News & Views

Dixcart News features a selection of topical Articles. Please feel free to use ‘Search’ or the Filters below to locate the Article that best matches your needs and interests.

Moving to Italy – The Resident Non-Domiciled Tax Regime


During 2017 the Italian Government introduced a new tax regime: The Resident Non-Domiciled Tax Regime (also known as the “Flat Tax Regime”), with the aim of attracting high net worth individuals who want to relocate to Italy.

The new legislation introduced a key change to the general principle of worldwide taxation for Italian tax residents. According to these provisions an individual who meets certain conditions can be considered resident, but non-domiciled, in Italy. This allows them to pay ordinary tax on income generated in Italy and a single, lump sum payment of €100,000 per annum, to cover tax due on non-Italian income. This is irrespective of the type, or source, of international income.

The Resident Non-Domiciled Tax Regime

The Resident Non-Domiciled Tax Regime is available to individuals who:

  • Transfer their tax residence to Italy (the maximum time that this favourable tax regime can be enjoyed is 15 years and it can be revoked at any time by the taxpayer).
  • Have not been tax resident in Italy for 9 of the previous 10 years, preceding their application to this tax regime.
  • Obtain formal approval from the Italian Tax Authorities.

Benefits of the Flat Tax Regime

On receipt of non-domiciled status, taxpayers will be liable to progressive tax rates on Italian-source income. A lump sum tax payment of €100,000 per year will be due on income from foreign investments, foreign financial assets and any other foreign source income, for a maximum of 15 years.

Individuals can exclude pre-determined income from certain countries, the so called “cherry picking” principle, if beneficial for the client (for example if tax credits are due), and this income will be subject to ordinary Italian taxation. Any income sourced in the “non-chosen countries” is excluded from the Flat Tax Regime (as well as any Italian sourced income) and is therefore subject to ordinary Italian taxation of up to 45%.

Foreign assets and income can be remitted any time and will not trigger income tax in Italy.

The annual lump sum tax payment replaces the need to pay income tax, local taxes and wealth taxes. Taxpayers also become exempt from certain tax and financial monitoring obligations. The Italian Controlled Foreign Companies (CFC) regime  does not apply to non-Italian participations held by the individual and no tax credit is granted for any tax paid abroad.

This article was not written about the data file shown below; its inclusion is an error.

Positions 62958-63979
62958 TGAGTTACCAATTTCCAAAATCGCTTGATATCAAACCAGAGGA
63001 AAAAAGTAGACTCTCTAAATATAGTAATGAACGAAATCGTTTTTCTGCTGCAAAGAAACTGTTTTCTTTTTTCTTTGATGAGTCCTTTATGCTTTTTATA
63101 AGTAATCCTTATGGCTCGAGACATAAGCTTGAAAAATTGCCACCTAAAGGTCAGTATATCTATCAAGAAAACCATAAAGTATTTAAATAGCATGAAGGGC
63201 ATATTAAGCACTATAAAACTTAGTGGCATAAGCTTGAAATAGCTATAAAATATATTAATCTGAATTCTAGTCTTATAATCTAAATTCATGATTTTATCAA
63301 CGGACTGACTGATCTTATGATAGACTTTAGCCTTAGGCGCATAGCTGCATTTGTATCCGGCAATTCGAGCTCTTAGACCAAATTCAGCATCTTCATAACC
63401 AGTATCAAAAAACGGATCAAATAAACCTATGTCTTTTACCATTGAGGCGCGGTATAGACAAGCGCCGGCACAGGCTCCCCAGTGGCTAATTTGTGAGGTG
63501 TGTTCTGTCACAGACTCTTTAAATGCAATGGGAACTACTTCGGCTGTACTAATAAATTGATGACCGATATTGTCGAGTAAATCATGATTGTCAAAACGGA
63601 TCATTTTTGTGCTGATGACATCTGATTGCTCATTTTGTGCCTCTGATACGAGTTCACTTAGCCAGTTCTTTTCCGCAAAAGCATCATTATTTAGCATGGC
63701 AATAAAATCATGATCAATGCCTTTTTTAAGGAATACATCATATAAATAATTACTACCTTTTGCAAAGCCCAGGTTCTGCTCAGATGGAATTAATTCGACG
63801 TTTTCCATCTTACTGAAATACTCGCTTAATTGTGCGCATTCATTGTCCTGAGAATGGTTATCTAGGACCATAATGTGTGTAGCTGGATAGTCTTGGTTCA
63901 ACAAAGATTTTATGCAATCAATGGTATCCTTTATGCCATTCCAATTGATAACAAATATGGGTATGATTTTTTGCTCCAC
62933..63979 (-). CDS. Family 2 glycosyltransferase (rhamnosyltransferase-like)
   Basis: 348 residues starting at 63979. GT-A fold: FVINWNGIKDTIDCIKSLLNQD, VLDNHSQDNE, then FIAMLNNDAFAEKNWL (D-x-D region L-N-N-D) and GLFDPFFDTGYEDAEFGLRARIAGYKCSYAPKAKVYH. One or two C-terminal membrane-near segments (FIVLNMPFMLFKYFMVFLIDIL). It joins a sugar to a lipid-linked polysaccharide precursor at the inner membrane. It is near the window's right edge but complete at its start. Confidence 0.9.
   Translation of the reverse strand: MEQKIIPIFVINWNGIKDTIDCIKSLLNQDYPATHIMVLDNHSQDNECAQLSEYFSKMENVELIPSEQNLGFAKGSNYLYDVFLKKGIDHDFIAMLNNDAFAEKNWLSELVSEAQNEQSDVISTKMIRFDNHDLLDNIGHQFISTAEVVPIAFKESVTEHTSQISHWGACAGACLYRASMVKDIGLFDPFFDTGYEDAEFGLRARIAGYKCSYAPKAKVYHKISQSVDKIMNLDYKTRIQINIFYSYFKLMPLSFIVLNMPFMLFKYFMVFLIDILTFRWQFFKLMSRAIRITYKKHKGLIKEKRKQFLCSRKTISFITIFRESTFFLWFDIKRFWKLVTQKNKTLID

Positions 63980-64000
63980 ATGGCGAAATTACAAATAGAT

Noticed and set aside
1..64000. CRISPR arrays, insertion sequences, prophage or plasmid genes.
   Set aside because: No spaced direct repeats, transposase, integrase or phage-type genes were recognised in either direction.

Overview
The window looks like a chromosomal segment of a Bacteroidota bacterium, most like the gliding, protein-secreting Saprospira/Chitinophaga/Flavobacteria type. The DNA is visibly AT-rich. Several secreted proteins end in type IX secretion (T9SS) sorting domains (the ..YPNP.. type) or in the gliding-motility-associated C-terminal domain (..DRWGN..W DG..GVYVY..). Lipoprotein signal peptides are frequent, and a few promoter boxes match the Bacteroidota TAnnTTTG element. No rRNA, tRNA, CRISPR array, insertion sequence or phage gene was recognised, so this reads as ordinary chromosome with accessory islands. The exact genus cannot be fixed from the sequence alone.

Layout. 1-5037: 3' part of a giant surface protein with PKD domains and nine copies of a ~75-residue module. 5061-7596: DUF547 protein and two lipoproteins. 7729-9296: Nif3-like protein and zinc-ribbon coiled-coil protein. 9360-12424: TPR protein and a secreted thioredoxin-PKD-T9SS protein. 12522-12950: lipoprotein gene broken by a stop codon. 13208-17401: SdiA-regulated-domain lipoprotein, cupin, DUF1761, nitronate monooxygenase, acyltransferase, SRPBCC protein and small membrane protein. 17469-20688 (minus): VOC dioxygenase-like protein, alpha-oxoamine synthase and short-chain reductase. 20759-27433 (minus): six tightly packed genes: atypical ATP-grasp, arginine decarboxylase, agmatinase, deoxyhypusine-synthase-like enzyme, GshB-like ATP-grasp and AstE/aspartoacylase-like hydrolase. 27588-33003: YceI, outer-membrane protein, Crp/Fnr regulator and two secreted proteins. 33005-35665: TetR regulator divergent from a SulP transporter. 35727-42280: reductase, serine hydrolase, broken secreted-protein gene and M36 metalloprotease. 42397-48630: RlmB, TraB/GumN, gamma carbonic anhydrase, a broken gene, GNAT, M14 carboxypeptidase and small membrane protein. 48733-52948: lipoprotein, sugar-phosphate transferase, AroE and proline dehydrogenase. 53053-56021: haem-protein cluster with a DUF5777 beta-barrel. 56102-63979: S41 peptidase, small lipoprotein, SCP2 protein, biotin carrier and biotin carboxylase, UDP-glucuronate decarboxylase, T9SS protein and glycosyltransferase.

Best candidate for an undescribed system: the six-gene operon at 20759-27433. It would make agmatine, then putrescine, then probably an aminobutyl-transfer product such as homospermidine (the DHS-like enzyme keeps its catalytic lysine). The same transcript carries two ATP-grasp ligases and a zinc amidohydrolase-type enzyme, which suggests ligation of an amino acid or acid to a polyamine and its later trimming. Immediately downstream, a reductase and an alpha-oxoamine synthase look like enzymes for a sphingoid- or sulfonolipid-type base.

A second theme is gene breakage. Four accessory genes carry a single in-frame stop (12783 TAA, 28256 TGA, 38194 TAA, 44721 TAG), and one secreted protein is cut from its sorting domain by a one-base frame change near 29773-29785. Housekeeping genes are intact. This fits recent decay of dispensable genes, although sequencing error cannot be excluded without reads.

Capital gains from the disposal of qualifying shareholdings is excluded from the Flat Tax Regime, if the capital gain is realised in the first 5 years following application to this regime. In these circumstances, ordinary Italian taxation will apply.

Another significant benefit is that the Flat Tax Regime allows a full exemption from inheritance and gift taxes on all foreign situs assets held by individuals, who have elected to use this special regime. This is relevant for the years that the individual takes advantage of the regime.

The regime can be extended to family members for an additional €25,000 per person, per annum. Family members are defined very broadly and are not limited to a spouse and children.

Who Can Move to Italy?

The Flat Tax Regime is available to EU and non-EU nationals.

EU, EEA and Swiss nationals do not need a visa to visit Italy and do not need immigration permission to take up residence in Italy. They will, however, need to register themselves, and their family members, with the Italian Tax Authorities in order to obtain a tax registration number.

Non-EU nationals need a valid travel document to travel to Italy, and in certain circumstances, a Schengen Visa is also required. They will then need to make an application to the Italian Investor Visa Programme.

The Italian Investor Visa Programme

The Italian Government introduced an Investor Visa Programme in 2017 for non-EU citizens who wish to become resident in Italy. Applicants must invest in one of the following:

  • A minimum investment of €2 million in Italian Government bonds, to be held for a period of at least 2 years; OR
  • Invest a minimum €1million in equity instruments in a company that is operating, or located in Italy; OR
  • Invest a minimum of €500,000 in a start-up company; OR
  • Invest a minimum €1million in philanthropic funding, supporting projects in the sectors of: culture, education, immigration, scientific research, and/or the recovery of cultural assets and landscapes.

Successful applicants will receive a 2 year residence permit, with the option of a 3 year extension. Family members are also able to apply.

Italy does not have a Citizenship by Investment scheme, however successful residency applicants can obtain citizenship and an Italian passport, after living and working in Italy for 10 years.

Additional Information

Dixcart offers advice and assistance to individuals and families seeking to relocate to Italy. Dixcart services include:

  • Staff who can provide detailed information about the country, lifestyle and tax advantages that are available.
  • Assistance in organising visits to Italy.
  • Advice regarding efficient structuring of worldwide assets.
  • A comprehensive range of individual and professional commercial services once relocation has taken place.

For further information about relocating to Italy, please contact: Alternatively, please speak to your usual Dixcart contact.

Back to Listing